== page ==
“We talked about it very briefly. … [He] expressed his disappointment in himself and was deeply hurt,” Henderson said. “But he immediately gathered himself and went back to work. … He blamed no one for the way things went at Alabama but himself, therefore he knew that the only one to fix it or make it better was himself.”
Hurts threw for 3,851 yards with 32 touchdowns to eight interceptions at Oklahoma and added another 1,298 yards and 20 scores on the ground, leading the Sooners to a 12-2 record and a win over Baylor in the Big 12 championship. He finished second in the Heisman Trophy voting in 2019 behind eventual No. 1 pick Joe Burrow, and ahead of a host of other notable names, including DE Chase Young, RB Jonathan Taylor, QB Trevor Lawrence, QB Justin Fields and Tagovailoa.
The key moment in the season came after a crushing 48-41 loss to Kansas State in late October. The team was dejected as the Sooners readied to make the plane ride back to Oklahoma City. Hurts used that moment, on the tarmac, to send a message to the group that Morris credits for helping keep the team afloat.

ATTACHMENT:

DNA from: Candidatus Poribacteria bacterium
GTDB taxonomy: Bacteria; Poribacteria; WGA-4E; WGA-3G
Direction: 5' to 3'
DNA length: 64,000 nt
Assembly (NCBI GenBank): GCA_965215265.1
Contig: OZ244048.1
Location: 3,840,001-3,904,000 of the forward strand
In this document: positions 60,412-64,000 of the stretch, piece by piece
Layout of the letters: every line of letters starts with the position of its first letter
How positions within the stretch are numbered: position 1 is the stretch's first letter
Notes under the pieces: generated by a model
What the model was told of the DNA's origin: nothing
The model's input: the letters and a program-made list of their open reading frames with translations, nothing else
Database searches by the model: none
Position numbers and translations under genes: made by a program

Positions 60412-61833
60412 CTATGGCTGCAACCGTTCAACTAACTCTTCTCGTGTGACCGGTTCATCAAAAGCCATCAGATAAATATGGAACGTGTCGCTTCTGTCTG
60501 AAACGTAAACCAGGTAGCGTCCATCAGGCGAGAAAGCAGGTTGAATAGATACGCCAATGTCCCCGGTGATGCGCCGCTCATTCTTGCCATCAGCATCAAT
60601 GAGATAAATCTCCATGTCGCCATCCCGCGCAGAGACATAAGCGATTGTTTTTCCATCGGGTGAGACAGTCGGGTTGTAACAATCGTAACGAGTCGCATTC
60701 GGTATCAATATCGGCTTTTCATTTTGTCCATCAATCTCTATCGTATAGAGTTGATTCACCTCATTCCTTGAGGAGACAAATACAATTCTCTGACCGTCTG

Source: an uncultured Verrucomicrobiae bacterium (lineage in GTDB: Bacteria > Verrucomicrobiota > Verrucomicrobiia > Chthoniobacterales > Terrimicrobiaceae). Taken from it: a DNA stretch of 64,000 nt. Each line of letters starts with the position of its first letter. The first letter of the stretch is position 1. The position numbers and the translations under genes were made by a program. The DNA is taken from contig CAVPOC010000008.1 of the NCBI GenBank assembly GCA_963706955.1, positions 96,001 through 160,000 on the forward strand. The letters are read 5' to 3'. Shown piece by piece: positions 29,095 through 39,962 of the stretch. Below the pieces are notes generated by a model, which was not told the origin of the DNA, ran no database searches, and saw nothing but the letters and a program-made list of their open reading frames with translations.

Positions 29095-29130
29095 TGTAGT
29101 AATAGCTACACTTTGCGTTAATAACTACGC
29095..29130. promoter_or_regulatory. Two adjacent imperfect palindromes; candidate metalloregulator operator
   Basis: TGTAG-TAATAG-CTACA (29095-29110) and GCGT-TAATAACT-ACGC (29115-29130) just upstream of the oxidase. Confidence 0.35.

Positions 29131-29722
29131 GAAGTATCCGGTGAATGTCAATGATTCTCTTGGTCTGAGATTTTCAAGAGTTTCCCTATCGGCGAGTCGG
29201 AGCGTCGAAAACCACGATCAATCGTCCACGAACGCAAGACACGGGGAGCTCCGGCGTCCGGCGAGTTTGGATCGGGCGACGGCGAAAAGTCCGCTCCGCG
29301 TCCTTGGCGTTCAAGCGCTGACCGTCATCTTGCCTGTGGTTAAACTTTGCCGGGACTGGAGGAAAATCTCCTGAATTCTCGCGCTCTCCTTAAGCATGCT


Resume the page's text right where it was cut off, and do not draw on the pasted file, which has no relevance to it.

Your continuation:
“Everyone was looking straight at him, listening to him, every word he said. [The message was] this isn’t the end. This isn’t going to be what defines us,” he said.
R&B, crawfish and football
It’s not easy to unearth many of Hurts’ interests outside of football.
“I got him a bike once at Walmart, and he rode his bike around [Alabama]. I don’t know what the hell he did,” Palet said.
Music is where everybody eventually lands. Hurts has a thing for old-school R&B: the Isley Brothers, James Brown, Earth, Wind & Fire. His taste in music is another example to cite for the many who describe Hurts as an “old soul” wise beyond his years.
And Hurts can cook — crawfish to be exact.
“His dad makes crawfish and his dad makes some really, really good crawfish, and [Jalen] has pretty much taken it over,” McNorton said. “If you asked, he’d probably tell you he’s the best.”